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What it Means to be an Architect Today December 26, 2010

Posted by randydeutsch in Ambiguity, career, employment, identity, possibility, questions, reading, the economy, transformation, transition.
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I saw the best architects of my generation destroyed by idleness, starving hysterical naked,

dragging themselves through the vacant-lotted streets at dawn looking for an angry commission,

angleheaded architects burning for the ancient heavenly connection to the starry dynamo in the machinery of night…

What does it mean to be an architect in 2011?

For every architect putting the finishing touches on a set of construction documents, or starting a design study for a prospective client, there’s one thinking outside the bun.

And another reading this for free at the public library.

The U.S. Bureau of Labor Statistics says between 6 and 13% of architects are out of work.

The 53% of architects who are actually out of work believe these numbers are accurate.

The vast majority of working architects are severely underemployed, focused on getting work, marketing their own or their firm’s services.

The vast majority of architects, in other words, are now working in marketing.

Taking-on work outside their comfort zone.

Whether beneath them or above them, work of an altogether different caliber.

Like an actor, architects are awaiting call-backs. Waiting to be called back by the firm that let them go.

In the mean time, architects are driving cabs, working at Lowes.

Masters in Architecture now means we’re becoming masters of another art: the art of losing.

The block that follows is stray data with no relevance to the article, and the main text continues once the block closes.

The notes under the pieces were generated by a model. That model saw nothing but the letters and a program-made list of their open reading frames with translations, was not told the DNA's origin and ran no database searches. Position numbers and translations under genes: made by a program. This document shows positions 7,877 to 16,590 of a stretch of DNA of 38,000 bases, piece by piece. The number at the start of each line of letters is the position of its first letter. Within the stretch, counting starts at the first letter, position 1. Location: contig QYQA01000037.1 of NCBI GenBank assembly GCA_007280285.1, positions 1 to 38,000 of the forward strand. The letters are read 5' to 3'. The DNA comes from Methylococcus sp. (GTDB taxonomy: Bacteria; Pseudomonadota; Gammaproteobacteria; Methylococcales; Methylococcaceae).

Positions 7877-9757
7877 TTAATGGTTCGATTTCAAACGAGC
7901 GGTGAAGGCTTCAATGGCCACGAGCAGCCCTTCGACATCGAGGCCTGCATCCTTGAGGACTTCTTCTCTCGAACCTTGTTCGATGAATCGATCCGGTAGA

Tracking unemployment is logistically difficult, requiring a great deal of manpower, according to AIA chief economist Kermit Baker.

47,500 unemployed architects hired full-time by AIA and NCARB to track unemployment in the industry. 

Finding themselves in new, unfamiliar situations with people they hardly know and – digging deep into their bag-of-tricks – making the most of it.

Architects in retail hawking e-readers and housewares.

Architects moving across the country, or out of the country away from their families, to help pay their kids’ expenses.

Asking not what the AIA can do for them; asking what they can do for the AIA.

In the midst of such astounding lack of loyalty, remaining loyal to their calling and their muse.

Getting used to being “between projects” and any of a dozen other euphemisms for having been – for a loss of another euphemism – shitcanned.

Not waiting to see who will take the lead in the green movement.

Asking not what the world can do for them; asking what they can do for the planet.

Would-be architects turning their eyes and education to the gaming industry.

To pay back their student loans.

Notwithstanding, with 12 high school applicants for every 1 undergraduate architecture slot, it would seem that architects are gamblers from the start.

Architects working for food conglomerates, driving forklifts, putting furniture together.

Architects working for food.

Applying for positions that will go to exact matches – down to the hair follicle color.

Or to no one.

Job applicants asked to undertake DNA testing – to see if they’re an exact match for the position.

Architects who will gladly work “pro-bono” just to stay in the game are still rejected because they’re “too expensive.”

Questioning the wisdom of being a generalist.

Architects of lakefront manses taking-on basement renovations.

Gladly taking-on basement renovations.

Questioning the wisdom of being a specialist.

Or the wisdom of having sought and ultimately attained that Theory of Architecture advanced degree.

Is it possible that they don’t know that the phrase “pro-bono” means “free?”

2008 tested your mettle. As did 2009. 2010 tested your mettle. So will 2011.

If architecture is a calling, how come the phone doesn’t ring?

Maybe there’s an opening for mettle-testers?

Architects selling life insurance to other architects.

Who void their policies by killing themselves.